Main page content

possessive with gerunds

A gerund is a verb form ending in ing, such as being, doing, having, going, reading or writing. Although it is a verb form, a gerund does not act as a verb. Instead, it acts as a noun and can do whatever a noun can do. For example, a gerund can be the subject or object of a verb or the object of a preposition:

  • Leaving was a wise decision. [Leaving is the subject of the verb was.]
  • We celebrated winning. [Winning is the object of the verb celebrated.]
  • Natalie objects to borrowing. [Borrowing is the object of the preposition to.]

Using the possessive before a gerund

We often put a noun or pronoun in front of a gerund to show who or what is doing the action in the gerund. This noun or pronoun is called the subject of the gerund. In formal writing, the subject of the gerund should be in the possessive form:

  • Your leaving early was a wise decision.
  • We celebrated Gord’s winning the contest.
  • Natalie objected to my borrowing her hockey stick.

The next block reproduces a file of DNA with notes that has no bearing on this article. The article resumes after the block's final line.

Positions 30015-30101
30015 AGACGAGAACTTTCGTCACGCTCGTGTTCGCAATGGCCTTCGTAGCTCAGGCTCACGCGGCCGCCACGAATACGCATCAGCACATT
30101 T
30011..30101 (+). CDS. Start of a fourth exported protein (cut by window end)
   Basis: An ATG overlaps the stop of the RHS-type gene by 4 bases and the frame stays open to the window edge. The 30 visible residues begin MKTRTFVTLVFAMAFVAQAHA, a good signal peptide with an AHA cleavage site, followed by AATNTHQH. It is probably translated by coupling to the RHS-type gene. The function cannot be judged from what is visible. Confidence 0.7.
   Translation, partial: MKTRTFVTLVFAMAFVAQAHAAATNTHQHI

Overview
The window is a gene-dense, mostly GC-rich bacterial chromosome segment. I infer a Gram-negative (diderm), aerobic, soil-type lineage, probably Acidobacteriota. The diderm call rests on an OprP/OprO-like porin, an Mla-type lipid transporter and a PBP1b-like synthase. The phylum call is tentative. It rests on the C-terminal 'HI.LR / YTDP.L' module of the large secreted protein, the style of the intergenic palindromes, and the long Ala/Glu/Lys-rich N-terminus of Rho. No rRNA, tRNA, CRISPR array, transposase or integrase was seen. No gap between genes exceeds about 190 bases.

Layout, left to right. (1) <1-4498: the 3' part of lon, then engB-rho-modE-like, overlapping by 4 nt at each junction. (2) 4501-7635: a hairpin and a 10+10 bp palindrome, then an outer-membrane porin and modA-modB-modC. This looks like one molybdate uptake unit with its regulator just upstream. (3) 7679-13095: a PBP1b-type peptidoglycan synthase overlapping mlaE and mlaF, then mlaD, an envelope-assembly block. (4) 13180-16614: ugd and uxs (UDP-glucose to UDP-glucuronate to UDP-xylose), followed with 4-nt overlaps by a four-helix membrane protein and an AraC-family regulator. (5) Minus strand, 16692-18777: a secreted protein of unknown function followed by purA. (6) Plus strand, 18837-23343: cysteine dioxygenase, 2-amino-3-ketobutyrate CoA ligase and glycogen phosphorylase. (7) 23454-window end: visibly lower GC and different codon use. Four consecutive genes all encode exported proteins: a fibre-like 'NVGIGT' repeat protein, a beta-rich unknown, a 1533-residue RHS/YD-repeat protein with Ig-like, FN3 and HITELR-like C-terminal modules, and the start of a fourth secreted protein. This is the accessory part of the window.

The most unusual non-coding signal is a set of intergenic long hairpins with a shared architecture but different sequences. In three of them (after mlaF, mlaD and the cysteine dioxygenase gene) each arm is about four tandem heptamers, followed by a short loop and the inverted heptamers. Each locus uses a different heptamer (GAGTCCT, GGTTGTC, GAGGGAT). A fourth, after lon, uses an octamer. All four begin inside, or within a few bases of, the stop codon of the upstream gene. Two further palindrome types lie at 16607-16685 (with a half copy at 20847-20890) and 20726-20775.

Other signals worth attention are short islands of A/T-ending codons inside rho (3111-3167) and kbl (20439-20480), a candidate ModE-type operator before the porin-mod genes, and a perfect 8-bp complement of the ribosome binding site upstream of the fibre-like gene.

Note: In informal writing, there is a trend toward dropping the possessive before a gerund. We often use a simple noun or an object pronoun instead:

  • We celebrated Gord winning the contest.
  • Natalie objected to me borrowing her hockey stick.

However, in formal writing, the use of the possessive form before a gerund is still preferred. Also, the possessive form may be important for clarity. Consider the difference between the two examples below:

  • Jorge is in favour of the candidate being interviewed Friday. [Jorge likes the candidate who has an interview on Friday.]
  • Jorge is in favour of the candidate’s being interviewed Friday. [Jorge wants the interview to be on Friday.]

Rewording to avoid the possessive

If the possessive before a gerund seems stilted, simply reword the sentence:

  • Your decision to leave early was a wise one.
  • We celebrated Gord’s success.
  • Natalie objected when I borrowed her hockey stick.
  • Jorge is in favour of holding the interview Friday.

Search by related themes

Want to learn more about a theme discussed on this page? Click on a link below to see all the pages on the Language Portal of Canada that relate to the theme you selected. The search results will be displayed in Language Navigator.

Date modified: